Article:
Despite what is considered wide availability of COVID-19 vaccines in the United States, “the African American community, they’ve had some special issues” in terms of history and racism, McCrabb said.
“Sometimes people in lower income environments or for work purposes are really reluctant to get the vaccine. If they’re working every day, who wants to take a day or two off to get the vaccine and maybe weather whatever comes with it?” he added. “Some people can’t afford that time. Or there are transportation issues.”
Even with 210 million Americans considering themselves vaccinated, CRS’ Nimatallah said, the hospitalization rates are sobering for the unvaccinated.
For all adults ages 18 and up, the unvaccinated are 16 times more likely to be hospitalized, she said; for those ages 18-49, this is 12 times more likely; ages 50-64, 44 times more likely; and for those ages 65-up, 49 times more likely.
“We’re an older population, so we are more at risk than a younger population” in the United States, McCrabb said.
If there is anything approximating a saving grace amid so much death and disease, it is that the average age of the population in poor nations is younger than that in wealthier countries. That may be a fact, but it is not an excuse as far as Powers is concerned.
To achieve vaccine equity, “distributing them becomes complicated,” she said. “It’s just more work. You need a ‘cold chain’ (some of the vaccines lose their efficacy if not kept cold) and you need a plan, and you need education of the people. We’ve had issues about misinformation about vaccines in every country in the world, and people are nervous about vaccinations for a variety of reasons.”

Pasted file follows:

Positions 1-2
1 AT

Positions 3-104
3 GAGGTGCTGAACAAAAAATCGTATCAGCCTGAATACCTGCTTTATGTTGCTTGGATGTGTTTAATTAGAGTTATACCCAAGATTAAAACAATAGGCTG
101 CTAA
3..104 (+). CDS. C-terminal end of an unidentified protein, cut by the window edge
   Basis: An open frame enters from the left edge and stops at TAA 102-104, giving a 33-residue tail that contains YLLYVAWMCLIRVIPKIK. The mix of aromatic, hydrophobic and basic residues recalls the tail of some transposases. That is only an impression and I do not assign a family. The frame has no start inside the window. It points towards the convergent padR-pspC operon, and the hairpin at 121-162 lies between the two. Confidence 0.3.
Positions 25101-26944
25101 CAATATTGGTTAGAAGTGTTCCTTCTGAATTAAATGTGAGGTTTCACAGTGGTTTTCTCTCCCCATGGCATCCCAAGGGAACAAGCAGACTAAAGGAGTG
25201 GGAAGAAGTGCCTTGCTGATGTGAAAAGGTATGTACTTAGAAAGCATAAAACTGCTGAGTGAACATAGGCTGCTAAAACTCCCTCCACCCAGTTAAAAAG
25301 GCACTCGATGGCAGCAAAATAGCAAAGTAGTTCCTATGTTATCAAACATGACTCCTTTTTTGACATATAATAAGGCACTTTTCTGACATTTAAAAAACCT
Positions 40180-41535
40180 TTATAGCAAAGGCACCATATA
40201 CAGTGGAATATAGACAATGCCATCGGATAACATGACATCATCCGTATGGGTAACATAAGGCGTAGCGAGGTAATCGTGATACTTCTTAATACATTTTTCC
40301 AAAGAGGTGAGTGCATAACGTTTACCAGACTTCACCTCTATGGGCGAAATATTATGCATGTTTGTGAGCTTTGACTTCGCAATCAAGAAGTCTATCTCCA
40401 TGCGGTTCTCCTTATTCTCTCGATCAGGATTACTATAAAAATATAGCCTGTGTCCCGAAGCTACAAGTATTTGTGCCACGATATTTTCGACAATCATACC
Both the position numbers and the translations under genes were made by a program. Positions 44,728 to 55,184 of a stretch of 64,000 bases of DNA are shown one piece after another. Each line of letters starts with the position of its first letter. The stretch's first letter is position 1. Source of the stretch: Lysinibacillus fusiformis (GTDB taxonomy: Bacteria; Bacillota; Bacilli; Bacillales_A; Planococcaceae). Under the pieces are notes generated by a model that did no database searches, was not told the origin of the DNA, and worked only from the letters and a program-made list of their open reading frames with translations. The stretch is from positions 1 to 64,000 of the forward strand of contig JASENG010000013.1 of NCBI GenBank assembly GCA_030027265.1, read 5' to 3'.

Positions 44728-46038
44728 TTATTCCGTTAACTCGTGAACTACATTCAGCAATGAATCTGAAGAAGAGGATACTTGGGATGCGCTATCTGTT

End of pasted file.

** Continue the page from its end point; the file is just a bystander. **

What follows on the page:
Moreover, Powers said, “the recipe needs to be shared. There needs to be production in other parts of the world so that the vaccine can get out quickly enough.”
In poorer nations, “the first equity question was protecting ourselves,” she added. “It’s shocking, but many hospitals and schools don’t have hand-washing stations. That helps the health workers and the public protect themselves as much as possible.” But personal protective equipment is in short supply.
“The next equity question was on how the vaccines are distributed,” Powers said.
CMMB, she estimates, has distributed 25%-30% of all COVID-19 vaccines in Haiti, but it’s still a meager number, and UNICEF is urging groups such as CMMB to fan out to the countryside. Then there’s “the distribution of treatments. There are now effective treatments, but we don’t have them. … We don’t have enough test kits around the world, either.”
“Successful health outcomes do not appear in a vacuum,” said the CHA’s Swanepoel, noting the CHA had written the federal CDC asking the agency to consider the principles of Catholic social thought when distributing vaccines.
CHA laid out guidelines for fair and just vaccine distribution, according to Swanepoel: demonstrated safe and ethically tested; scientifically effective; respectful of human dignity; equitably distributed with priority to those at most risk; and emphasis on the principles of solidarity and subsidiarity while involving local communities.
Current challenges he listed include mutations, COVID-19 fatigue, misinformation and divisions, the large number of Americans and other people worldwide who remain unvaccinated, a lack of sufficient vaccines globally, the lack of health care capacity globally, and a greater need for local and community engagement.
“We have a lot of work to do,” Swanepoel said, but “we’ve done a lot of great work so far.”